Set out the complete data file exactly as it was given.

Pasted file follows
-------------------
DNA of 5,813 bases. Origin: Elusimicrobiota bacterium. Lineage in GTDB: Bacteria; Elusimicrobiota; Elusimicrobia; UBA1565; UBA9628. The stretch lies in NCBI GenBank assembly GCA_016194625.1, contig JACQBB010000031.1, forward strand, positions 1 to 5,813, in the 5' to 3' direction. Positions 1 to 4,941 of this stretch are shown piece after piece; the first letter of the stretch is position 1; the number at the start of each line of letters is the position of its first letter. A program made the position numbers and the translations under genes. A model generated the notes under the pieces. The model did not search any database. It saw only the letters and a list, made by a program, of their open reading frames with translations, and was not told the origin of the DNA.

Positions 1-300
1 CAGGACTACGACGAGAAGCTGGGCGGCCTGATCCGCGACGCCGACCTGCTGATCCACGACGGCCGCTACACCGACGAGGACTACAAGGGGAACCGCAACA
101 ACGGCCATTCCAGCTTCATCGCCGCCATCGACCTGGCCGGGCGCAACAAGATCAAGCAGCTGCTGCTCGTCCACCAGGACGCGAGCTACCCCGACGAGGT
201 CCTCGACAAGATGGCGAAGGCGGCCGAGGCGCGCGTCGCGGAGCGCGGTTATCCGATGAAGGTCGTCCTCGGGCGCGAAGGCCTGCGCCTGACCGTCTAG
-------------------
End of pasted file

DNA of 5,813 bases. Origin: Elusimicrobiota bacterium. Lineage in GTDB: Bacteria; Elusimicrobiota; Elusimicrobia; UBA1565; UBA9628. The stretch lies in NCBI GenBank assembly GCA_016194625.1, contig JACQBB010000031.1, forward strand, positions 1 to 5,813, in the 5' to 3' direction. Positions 1 to 4,941 of this stretch are shown piece after piece; the first letter of the stretch is position 1; the number at the start of each line of letters is the position of its first letter. A program made the position numbers and the translations under genes. A model generated the notes under the pieces. The model did not search any database. It saw only the letters and a list, made by a program, of their open reading frames with translations, and was not told the origin of the DNA.

Positions 1-300
1 CAGGACTACGACGAGAAGCTGGGCGGCCTGATCCGCGACGCCGACCTGCTGATCCACGACGGCCGCTACACCGACGAGGACTACAAGGGGAACCGCAACA
101 ACGGCCATTCCAGCTTCATCGCCGCCATCGACCTGGCCGGGCGCAACAAGATCAAGCAGCTGCTGCTCGTCCACCAGGACGCGAGCTACCCCGACGAGGT
201 CCTCGACAAGATGGCGAAGGCGGCCGAGGCGCGCGTCGCGGAGCGCGGTTATCCGATGAAGGTCGTCCTCGGGCGCGAAGGCCTGCGCCTGACCGTCTAG